Keeping the workforce fresh and vibrant will likely remain the greatest challenge for HR professionals for the next ten years anyway.
As technology advances at a frantic pace, development periods grow increasingly shorter, commerce requires solutions at the push of a button and competitiveness for scarce skills is at an all-time high. HR personnel are becoming the managers of many activities, but they will find themselves taxed by the volume of demands and the pace of the movement of employees.
One of the key areas of increasing activity comes from the corporate race to globalize. There was a time when an HR manager viewed a transfer of an employee across province or country with the attendant settlement concerns as a reasonable challenge.
The opening of corporate offices worldwide and the globalization of sales and marketing have created the need to transfer local personnel on a regular basis between home and host countries for short-term and long-term assignments.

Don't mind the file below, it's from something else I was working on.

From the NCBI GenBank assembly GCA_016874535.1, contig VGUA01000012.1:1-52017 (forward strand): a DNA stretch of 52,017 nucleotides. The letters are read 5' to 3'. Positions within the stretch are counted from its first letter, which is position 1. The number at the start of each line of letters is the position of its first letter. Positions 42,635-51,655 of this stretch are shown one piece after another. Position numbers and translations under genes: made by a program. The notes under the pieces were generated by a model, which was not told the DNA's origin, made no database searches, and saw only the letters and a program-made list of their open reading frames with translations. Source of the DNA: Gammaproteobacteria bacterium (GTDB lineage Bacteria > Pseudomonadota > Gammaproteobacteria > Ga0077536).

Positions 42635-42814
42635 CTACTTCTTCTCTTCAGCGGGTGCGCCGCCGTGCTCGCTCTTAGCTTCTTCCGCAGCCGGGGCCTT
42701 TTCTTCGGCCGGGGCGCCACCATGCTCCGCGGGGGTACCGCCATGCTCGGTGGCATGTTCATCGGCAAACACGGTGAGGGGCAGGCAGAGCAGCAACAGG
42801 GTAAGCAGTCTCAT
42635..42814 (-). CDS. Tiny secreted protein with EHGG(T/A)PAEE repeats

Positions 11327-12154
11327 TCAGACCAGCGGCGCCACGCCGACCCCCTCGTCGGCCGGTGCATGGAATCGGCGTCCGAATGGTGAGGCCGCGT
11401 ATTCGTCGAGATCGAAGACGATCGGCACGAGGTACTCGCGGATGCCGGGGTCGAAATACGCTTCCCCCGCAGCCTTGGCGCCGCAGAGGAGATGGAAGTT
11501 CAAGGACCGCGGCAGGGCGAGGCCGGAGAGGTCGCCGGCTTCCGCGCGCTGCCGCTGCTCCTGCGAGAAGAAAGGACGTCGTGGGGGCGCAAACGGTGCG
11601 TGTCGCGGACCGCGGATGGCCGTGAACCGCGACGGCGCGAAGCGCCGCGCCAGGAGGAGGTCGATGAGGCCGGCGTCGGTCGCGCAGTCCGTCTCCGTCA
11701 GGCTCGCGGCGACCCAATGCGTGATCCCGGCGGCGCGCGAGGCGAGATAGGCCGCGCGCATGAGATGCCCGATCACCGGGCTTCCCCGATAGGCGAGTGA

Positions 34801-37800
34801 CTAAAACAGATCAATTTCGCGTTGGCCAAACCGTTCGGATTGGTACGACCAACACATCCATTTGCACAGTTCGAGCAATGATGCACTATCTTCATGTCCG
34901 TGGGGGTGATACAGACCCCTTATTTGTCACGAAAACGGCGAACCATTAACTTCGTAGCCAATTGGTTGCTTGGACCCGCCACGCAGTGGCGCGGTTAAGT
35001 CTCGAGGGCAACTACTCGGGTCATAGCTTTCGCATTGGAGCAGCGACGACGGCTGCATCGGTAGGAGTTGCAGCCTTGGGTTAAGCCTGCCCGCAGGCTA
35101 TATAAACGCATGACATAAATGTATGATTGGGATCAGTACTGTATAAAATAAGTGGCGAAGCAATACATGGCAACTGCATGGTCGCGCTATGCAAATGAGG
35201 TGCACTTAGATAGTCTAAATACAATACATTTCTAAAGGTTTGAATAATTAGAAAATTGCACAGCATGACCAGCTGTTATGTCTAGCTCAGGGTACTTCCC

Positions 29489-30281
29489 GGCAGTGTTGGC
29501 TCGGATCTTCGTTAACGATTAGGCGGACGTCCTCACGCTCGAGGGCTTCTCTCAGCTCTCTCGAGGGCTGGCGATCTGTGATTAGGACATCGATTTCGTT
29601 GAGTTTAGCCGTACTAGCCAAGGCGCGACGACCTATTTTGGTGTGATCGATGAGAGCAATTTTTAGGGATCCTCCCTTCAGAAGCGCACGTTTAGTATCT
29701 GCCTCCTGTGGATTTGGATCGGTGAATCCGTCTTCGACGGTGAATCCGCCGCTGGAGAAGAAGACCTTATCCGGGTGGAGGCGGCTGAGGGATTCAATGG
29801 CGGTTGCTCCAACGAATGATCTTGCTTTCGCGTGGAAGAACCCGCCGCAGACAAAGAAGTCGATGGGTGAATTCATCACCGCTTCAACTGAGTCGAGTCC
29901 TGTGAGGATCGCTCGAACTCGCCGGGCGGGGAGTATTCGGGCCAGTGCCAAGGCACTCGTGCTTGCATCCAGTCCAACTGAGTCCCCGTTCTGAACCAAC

As a result of the complexity of changing immigration rules pertaining to the rules for entry, the onus placed on HR representatives to “dot the I’s and cross the T’s” is a heavy a burden to bear.
A project that may be undertaken in more than one country requires that employee expertise be transferred for a limited duration. It is likely that the warning or advance notice is minimal. The employee is awaiting instructions as to the next step.
In addressing a global transfer, HR should address three main issues:
1. Does the employee need a visa or residency permit?
2. Is there an additional requirement for a work permit?
3. Are there threshold issues that may raise a legal impediment to the employee’s entry into the host country?
All countries impose a visa system that is designed to identify specific nationals for visa processing at consulates or embassies in home countries, at ports of entry or through an electronic application process.